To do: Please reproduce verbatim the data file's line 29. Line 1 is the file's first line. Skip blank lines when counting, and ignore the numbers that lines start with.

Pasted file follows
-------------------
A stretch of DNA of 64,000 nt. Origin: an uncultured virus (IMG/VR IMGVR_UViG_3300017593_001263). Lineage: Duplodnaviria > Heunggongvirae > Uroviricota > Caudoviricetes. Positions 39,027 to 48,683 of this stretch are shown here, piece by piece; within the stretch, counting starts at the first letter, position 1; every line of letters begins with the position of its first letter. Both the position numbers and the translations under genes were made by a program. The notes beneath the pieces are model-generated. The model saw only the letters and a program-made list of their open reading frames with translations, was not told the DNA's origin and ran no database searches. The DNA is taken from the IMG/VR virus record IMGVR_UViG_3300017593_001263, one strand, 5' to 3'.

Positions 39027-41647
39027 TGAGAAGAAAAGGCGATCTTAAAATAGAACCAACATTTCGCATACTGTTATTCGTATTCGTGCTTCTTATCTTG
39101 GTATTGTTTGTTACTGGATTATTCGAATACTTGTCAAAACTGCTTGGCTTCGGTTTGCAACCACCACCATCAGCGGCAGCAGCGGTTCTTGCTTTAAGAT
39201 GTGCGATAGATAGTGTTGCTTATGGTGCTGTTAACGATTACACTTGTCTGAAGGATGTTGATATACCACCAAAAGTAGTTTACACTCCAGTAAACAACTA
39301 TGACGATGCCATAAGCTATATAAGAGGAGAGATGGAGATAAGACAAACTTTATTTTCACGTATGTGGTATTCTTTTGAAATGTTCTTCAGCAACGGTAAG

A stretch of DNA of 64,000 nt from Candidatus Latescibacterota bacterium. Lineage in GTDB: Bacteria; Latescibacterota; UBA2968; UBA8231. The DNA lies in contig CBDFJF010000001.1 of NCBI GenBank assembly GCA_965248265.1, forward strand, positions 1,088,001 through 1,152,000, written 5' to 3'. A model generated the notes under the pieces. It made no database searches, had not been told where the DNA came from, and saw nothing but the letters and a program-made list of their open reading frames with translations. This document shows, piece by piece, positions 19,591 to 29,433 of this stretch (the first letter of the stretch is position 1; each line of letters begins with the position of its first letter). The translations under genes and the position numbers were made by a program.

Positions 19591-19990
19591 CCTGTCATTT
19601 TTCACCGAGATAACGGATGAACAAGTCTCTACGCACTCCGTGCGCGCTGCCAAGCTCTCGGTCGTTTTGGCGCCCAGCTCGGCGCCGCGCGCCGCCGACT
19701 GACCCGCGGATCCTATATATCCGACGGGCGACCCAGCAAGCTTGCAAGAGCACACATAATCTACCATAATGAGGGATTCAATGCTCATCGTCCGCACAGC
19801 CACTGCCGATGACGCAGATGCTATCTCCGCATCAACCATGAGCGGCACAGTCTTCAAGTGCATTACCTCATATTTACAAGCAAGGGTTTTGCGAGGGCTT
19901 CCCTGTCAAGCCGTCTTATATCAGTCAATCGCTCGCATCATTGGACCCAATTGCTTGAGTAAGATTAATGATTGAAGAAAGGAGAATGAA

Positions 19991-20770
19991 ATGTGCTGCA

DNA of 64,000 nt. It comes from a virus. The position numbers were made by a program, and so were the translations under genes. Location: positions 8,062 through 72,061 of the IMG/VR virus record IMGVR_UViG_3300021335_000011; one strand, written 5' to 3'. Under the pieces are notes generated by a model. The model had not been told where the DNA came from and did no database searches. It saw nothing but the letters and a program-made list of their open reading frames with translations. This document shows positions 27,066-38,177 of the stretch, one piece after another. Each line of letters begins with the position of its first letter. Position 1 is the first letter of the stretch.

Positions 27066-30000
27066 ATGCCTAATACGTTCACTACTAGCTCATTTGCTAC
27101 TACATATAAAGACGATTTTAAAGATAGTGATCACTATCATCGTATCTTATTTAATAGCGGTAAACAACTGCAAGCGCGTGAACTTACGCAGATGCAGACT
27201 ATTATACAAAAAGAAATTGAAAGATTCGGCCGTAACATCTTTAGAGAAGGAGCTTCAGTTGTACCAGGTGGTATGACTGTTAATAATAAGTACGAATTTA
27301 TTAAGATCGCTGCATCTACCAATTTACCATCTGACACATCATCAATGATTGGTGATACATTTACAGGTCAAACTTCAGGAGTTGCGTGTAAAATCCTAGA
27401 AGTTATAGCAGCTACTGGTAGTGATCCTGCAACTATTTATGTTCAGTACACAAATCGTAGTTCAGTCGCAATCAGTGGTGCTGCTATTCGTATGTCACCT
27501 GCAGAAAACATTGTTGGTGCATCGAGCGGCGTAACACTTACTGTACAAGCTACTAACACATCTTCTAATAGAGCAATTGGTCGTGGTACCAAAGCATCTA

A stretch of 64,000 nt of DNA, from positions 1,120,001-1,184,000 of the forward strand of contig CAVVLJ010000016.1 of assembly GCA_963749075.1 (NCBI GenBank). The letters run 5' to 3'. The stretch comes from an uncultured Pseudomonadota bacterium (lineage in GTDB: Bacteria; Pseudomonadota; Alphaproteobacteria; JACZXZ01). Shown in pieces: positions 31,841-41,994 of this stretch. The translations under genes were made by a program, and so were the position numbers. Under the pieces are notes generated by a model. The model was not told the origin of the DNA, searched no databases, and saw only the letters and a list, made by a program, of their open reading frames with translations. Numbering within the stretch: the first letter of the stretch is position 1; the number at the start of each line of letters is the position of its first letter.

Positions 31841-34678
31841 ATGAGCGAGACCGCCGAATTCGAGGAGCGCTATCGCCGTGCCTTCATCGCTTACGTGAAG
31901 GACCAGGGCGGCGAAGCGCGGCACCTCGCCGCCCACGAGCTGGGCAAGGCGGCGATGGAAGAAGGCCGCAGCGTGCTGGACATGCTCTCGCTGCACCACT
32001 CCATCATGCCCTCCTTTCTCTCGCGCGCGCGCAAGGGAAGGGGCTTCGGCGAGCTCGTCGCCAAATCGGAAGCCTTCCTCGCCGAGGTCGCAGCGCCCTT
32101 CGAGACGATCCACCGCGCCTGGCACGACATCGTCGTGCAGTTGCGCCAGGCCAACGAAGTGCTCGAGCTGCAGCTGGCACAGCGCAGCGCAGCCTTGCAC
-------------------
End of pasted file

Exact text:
32101 CGAGACGATCCACCGCGCCTGGCACGACATCGTCGTGCAGTTGCGCCAGGCCAACGAAGTGCTCGAGCTGCAGCTGGCACAGCGCAGCGCAGCCTTGCAC